Gartner: No Money at Hotspots...Yet

By Eric Griffith

March 27, 2003

The latest from Gartner says that while the number of users of WLAN equipment in North America will continue to grow through 2007, hotspot providers shouldn't count on making money until then.

At the Gartner Symposium/ITxpo 2003 in San Diego this week, research and advisory firm Gartner said that even though the number of "frequent" WLAN users in North America will shoot from 4.2 million this year to 31 million by 2007, the chances are slim that the providers of public access hotspots will see any profit until the audiences reaches that saturation point.

It comes down to the standard chicken-and-the-egg problem. With only around three or four thousand hotspots in the United States and Canada today, it's not enough to drive people to using Wi-Fi in public. However, according to Ken Dulaney, vice president and research director for Gartner, "100,000 hotspots within the next five years is an innovation that cannot come too soon." The company expects this growth will be driven by applications that need broadband connections.

The firm is recommending that businesses who want WLANs today embrace 802.11b, which the say will still be the "technology of choice for hotspot frequenters" for some time to come.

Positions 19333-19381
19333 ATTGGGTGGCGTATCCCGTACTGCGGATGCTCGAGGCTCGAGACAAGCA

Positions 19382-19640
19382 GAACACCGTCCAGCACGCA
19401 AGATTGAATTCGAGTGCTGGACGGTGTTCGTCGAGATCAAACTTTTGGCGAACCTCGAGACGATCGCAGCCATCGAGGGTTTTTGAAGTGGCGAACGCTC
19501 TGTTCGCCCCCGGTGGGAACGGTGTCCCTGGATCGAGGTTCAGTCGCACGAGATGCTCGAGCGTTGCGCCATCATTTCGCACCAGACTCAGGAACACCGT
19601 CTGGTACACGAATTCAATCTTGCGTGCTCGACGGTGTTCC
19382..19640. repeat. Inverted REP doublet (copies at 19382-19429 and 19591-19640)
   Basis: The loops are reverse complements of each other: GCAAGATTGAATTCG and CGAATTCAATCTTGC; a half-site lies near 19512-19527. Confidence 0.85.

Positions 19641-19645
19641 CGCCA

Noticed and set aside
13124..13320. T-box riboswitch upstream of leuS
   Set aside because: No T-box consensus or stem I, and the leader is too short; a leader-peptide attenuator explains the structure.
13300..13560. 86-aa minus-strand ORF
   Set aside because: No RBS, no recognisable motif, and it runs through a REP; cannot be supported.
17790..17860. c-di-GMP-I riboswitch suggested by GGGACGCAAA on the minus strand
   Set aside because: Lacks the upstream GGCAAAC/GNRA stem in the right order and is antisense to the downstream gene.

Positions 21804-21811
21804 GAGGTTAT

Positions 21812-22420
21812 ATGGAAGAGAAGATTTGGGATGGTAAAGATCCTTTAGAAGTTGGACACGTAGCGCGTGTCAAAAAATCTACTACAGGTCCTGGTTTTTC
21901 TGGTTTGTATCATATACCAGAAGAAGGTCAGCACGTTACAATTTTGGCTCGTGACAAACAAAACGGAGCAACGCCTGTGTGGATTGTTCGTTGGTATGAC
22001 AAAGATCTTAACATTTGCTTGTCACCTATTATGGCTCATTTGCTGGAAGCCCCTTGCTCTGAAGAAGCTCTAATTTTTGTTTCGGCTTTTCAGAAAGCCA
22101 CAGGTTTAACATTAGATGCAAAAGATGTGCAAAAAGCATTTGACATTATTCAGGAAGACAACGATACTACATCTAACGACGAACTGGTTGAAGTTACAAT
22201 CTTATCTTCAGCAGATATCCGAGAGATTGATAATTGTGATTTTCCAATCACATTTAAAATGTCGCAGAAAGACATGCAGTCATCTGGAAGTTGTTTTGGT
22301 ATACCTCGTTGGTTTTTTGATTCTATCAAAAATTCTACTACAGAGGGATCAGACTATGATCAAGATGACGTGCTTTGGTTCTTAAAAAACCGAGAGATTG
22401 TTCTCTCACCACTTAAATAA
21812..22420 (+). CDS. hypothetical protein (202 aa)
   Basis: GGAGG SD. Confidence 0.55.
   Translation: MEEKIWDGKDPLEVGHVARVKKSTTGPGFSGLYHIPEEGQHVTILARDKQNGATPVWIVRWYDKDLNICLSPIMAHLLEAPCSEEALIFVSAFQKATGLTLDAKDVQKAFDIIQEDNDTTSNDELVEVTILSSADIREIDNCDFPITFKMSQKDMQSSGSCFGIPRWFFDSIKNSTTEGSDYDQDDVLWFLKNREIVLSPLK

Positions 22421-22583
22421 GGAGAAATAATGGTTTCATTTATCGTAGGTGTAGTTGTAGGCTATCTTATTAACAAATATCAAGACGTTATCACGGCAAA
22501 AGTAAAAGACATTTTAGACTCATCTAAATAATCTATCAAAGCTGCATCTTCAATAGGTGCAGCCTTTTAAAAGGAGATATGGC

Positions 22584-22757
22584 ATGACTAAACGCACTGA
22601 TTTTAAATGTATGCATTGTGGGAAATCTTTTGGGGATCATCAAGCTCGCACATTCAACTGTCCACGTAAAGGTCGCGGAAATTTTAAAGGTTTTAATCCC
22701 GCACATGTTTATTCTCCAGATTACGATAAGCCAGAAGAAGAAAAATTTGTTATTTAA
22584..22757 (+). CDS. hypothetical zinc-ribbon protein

Non-hotspots -- that is, enterprise networks -- will also continue to grow significantly as companies look past WLAN's previous security issues. They expect more than 50 percent of WLAN deployments will be within vertical markets such as education and healthcare over the next year.

Gartner's previous reports have pegged 11b as the "superior solution" for businesses until at least late in this year. They expect a mix of 802.11g/a will be replacing it early next year, bringing additional bandwidth for uses such as multimedia and voice. They singled out 802.11a (which runs in the 5GHz band, compared to 11b/g which is in the crowded 2.4GHz band) as having "significant technological advantages over 802.11b networks" including less interference and more channels for traffic to travel on.



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